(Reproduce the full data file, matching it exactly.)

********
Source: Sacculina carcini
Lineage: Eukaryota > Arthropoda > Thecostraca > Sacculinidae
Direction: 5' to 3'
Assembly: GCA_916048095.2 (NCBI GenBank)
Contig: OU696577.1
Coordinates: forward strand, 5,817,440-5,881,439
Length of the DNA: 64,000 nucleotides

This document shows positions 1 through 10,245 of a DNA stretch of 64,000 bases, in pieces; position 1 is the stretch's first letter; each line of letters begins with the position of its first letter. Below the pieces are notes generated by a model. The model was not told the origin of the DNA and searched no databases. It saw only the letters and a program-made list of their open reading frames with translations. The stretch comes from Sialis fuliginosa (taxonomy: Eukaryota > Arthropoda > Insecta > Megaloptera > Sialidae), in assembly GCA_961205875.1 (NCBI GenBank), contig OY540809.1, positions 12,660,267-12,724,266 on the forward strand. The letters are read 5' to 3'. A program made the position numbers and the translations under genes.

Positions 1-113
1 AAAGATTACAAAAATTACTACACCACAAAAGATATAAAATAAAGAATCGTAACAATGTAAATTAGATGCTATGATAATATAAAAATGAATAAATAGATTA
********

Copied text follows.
Source: Sacculina carcini
Lineage: Eukaryota > Arthropoda > Thecostraca > Sacculinidae
Direction: 5' to 3'
Assembly: GCA_916048095.2 (NCBI GenBank)
Contig: OU696577.1
Coordinates: forward strand, 5,817,440-5,881,439
Length of the DNA: 64,000 nucleotides

This document shows positions 1 through 10,245 of a DNA stretch of 64,000 bases, in pieces; position 1 is the stretch's first letter; each line of letters begins with the position of its first letter. Below the pieces are notes generated by a model. The model was not told the origin of the DNA and searched no databases. It saw only the letters and a program-made list of their open reading frames with translations. The stretch comes from Sialis fuliginosa (taxonomy: Eukaryota > Arthropoda > Insecta > Megaloptera > Sialidae), in assembly GCA_961205875.1 (NCBI GenBank), contig OY540809.1, positions 12,660,267-12,724,266 on the forward strand. The letters are read 5' to 3'. A program made the position numbers and the translations under genes.

Positions 1-113
1 AAAGATTACAAAAATTACTACACCACAAAAGATATAAAATAAAGAATCGTAACAATGTAAATTAGATGCTATGATAATATAAAAATGAATAAATAGATTA